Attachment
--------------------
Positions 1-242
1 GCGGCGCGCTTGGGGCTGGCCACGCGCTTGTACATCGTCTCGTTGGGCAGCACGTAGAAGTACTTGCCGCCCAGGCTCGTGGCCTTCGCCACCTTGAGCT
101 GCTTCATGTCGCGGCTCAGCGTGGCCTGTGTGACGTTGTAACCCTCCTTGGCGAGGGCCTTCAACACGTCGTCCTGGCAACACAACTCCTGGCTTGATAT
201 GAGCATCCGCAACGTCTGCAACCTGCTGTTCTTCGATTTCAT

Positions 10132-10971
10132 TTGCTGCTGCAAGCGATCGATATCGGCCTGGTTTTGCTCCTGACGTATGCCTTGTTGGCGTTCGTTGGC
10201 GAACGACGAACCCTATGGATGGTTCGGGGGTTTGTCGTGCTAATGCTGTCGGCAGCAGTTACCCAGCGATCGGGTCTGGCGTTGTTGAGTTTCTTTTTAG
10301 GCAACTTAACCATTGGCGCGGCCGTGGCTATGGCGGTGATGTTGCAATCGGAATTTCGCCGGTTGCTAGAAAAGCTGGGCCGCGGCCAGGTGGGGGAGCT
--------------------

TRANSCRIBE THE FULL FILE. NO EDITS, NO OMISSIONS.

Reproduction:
Positions 1-242
1 GCGGCGCGCTTGGGGCTGGCCACGCGCTTGTACATCGTCTCGTTGGGCAGCACGTAGAAGTACTTGCCGCCCAGGCTCGTGGCCTTCGCCACCTTGAGCT
101 GCTTCATGTCGCGGCTCAGCGTGGCCTGTGTGACGTTGTAACCCTCCTTGGCGAGGGCCTTCAACACGTCGTCCTGGCAACACAACTCCTGGCTTGATAT
201 GAGCATCCGCAACGTCTGCAACCTGCTGTTCTTCGATTTCAT

Positions 10132-10971
10132 TTGCTGCTGCAAGCGATCGATATCGGCCTGGTTTTGCTCCTGACGTATGCCTTGTTGGCGTTCGTTGGC
10201 GAACGACGAACCCTATGGATGGTTCGGGGGTTTGTCGTGCTAATGCTGTCGGCAGCAGTTACCCAGCGATCGGGTCTGGCGTTGTTGAGTTTCTTTTTAG
10301 GCAACTTAACCATTGGCGCGGCCGTGGCTATGGCGGTGATGTTGCAATCGGAATTTCGCCGGTTGCTAGAAAAGCTGGGCCGCGGCCAGGTGGGGGAGCT